MDU solicitor James Stevenson takes a look at how irresponsible use of social media can be damaging to patients, their families and colleagues.
In the last issue of Notes, we looked at the many pitfalls that social media has in store for the unwary user. But it's not just yourself you have to look out for. Here we'll examine how an unwittingly irresponsible post can have unforeseen repercussions for colleagues, patients and their families, with a particular focus on patient privacy and confidentiality.
The GMC's Good medical practice guidelines are clear that patients have a right to expect that any information held by their doctors will be kept confidential. In addition, the GMC has published further specific guidance about confidentiality, detailing doctors' use of social media.
The key takeaway point is that the principles of confidentiality apply equally to social media as they do in face-to-face situations. The difficulty is that whilst you may not breach patient confidentiality when posting to social media, it may well be possible (through other posts) to decipher otherwise confidential information.
You may be familiar with the unfortunate faux pas made by health secretary Jeremy Hunt, when he tweeted a picture of himself and a number of doctors during a visit to University College Hospital in July 2015. In the background of the picture was a board clearly identifying the names of patients on the ward at the time.
There is obviously a degree of common sense to be applied when posting pictures at work, but as mentioned above the problem can be more subtle. Imagine a scenario where doctors are posting about a particularly interesting case. One doctor may post a description, another the name of the hospital and a third doctor could post a picture. It's quite possible that while the patient may not be identifiable from any of the individual posts, they become so when taken as a whole during the course of the discussion.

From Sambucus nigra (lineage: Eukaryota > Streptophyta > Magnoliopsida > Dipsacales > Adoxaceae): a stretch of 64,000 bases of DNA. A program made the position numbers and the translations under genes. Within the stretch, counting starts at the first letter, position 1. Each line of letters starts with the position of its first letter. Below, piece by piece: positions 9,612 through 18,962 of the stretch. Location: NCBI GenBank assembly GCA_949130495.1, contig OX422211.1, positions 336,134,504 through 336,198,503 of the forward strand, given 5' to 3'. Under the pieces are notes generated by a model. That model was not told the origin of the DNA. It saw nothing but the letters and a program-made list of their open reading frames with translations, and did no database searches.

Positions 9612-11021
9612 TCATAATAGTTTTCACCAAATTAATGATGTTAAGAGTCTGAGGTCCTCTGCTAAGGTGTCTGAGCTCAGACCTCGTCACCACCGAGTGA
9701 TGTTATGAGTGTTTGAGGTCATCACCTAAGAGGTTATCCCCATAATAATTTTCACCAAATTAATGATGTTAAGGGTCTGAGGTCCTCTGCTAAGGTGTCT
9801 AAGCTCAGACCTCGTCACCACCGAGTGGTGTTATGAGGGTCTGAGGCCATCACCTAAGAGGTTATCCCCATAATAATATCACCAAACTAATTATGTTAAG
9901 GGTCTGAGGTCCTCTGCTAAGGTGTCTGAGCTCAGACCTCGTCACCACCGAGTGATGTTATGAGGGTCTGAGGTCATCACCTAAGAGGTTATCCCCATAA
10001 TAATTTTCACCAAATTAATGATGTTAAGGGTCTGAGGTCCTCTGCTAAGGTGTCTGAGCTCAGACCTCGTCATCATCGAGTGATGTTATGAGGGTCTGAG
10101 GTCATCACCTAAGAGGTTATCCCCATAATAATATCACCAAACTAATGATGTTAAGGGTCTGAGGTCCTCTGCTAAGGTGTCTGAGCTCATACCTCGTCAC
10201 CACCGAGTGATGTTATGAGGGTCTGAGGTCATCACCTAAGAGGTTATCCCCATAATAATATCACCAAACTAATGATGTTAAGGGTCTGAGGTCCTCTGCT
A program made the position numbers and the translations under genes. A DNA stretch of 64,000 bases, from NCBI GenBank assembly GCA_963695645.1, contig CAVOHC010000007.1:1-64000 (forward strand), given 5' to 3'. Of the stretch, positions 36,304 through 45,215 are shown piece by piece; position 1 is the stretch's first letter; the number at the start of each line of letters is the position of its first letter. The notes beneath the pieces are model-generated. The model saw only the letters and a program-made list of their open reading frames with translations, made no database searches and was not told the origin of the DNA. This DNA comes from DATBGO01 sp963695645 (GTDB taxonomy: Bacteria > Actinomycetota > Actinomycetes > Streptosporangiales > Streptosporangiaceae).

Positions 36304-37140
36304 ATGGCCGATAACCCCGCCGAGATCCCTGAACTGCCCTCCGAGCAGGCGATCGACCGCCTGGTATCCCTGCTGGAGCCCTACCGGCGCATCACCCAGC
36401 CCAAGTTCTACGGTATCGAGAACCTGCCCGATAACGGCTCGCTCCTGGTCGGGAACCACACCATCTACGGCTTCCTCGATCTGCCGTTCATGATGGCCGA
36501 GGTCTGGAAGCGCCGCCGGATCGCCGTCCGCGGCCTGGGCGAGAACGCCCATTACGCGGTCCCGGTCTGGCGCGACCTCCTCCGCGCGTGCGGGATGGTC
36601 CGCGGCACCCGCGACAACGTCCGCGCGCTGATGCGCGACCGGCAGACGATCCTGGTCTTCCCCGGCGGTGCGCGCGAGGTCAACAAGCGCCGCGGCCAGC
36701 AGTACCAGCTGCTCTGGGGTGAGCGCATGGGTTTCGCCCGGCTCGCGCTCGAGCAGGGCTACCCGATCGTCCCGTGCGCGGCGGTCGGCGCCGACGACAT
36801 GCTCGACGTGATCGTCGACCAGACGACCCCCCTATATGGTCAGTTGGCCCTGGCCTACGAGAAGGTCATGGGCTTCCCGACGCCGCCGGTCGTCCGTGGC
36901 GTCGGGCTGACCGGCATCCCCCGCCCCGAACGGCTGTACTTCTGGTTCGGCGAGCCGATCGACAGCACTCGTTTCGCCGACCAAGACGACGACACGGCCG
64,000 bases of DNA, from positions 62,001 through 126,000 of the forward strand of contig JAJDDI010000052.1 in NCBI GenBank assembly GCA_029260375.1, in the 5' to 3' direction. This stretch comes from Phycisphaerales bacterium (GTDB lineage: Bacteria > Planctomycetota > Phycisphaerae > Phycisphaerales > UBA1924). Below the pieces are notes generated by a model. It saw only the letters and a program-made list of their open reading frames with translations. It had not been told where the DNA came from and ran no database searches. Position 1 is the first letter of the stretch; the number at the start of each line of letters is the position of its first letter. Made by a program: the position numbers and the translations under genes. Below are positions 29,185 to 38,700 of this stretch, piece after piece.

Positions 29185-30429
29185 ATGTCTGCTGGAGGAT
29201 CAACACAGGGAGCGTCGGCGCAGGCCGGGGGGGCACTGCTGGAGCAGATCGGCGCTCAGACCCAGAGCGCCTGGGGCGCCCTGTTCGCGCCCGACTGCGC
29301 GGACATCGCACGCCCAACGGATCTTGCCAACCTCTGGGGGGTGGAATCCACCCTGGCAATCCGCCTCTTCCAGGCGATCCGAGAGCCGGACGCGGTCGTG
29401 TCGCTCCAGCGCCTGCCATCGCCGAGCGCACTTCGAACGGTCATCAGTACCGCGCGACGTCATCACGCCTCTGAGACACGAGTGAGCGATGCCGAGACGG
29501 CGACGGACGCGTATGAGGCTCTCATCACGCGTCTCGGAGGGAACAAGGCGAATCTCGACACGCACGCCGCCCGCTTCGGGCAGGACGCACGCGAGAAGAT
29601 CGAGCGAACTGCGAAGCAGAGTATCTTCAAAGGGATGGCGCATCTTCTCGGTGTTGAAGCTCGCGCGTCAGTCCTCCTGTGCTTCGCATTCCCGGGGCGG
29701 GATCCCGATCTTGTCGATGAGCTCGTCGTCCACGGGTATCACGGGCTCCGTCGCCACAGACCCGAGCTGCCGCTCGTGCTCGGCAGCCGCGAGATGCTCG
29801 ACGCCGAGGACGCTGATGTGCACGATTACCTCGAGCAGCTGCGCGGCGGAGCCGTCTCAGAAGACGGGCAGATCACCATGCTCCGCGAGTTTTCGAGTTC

Out of your hands
It is also essential to bear in mind that once something is posted it becomes very difficult to control how it is used or disseminated afterwards. This is of particular importance when making off the cuff comments about particular patients on social media (or indeed colleagues) which may return to haunt you later.
A number of doctors have contacted the MDU asking for advice about what to do when patients send them friend requests on platforms like Facebook and LinkedIn. Our advice is invariably to decline such requests, as even with very careful security and privacy settings doctors must be very careful about blurring the lines between their personal and professional lives - something which is becoming ever more difficult with increasing technological integration.
- Assume anything you post can and will be seen by anyone for the foreseeable future, regardless of your privacy settings.
- Remember your duty of confidentiality to patients. If you do discuss cases in online forums, make sure that patients can't be identified, particularly by piecing isolated bits of information together.
- Consider the GMC's guidance on the subject (see link above).
James is a solicitor in the MDU's in house Legal Department. He was a partner at a leading clinical negligence firm before joining the MDU in 2013 and has a wide experience of claims and regulatory matters, with a particular interest in complex oncology cases and inquest work.
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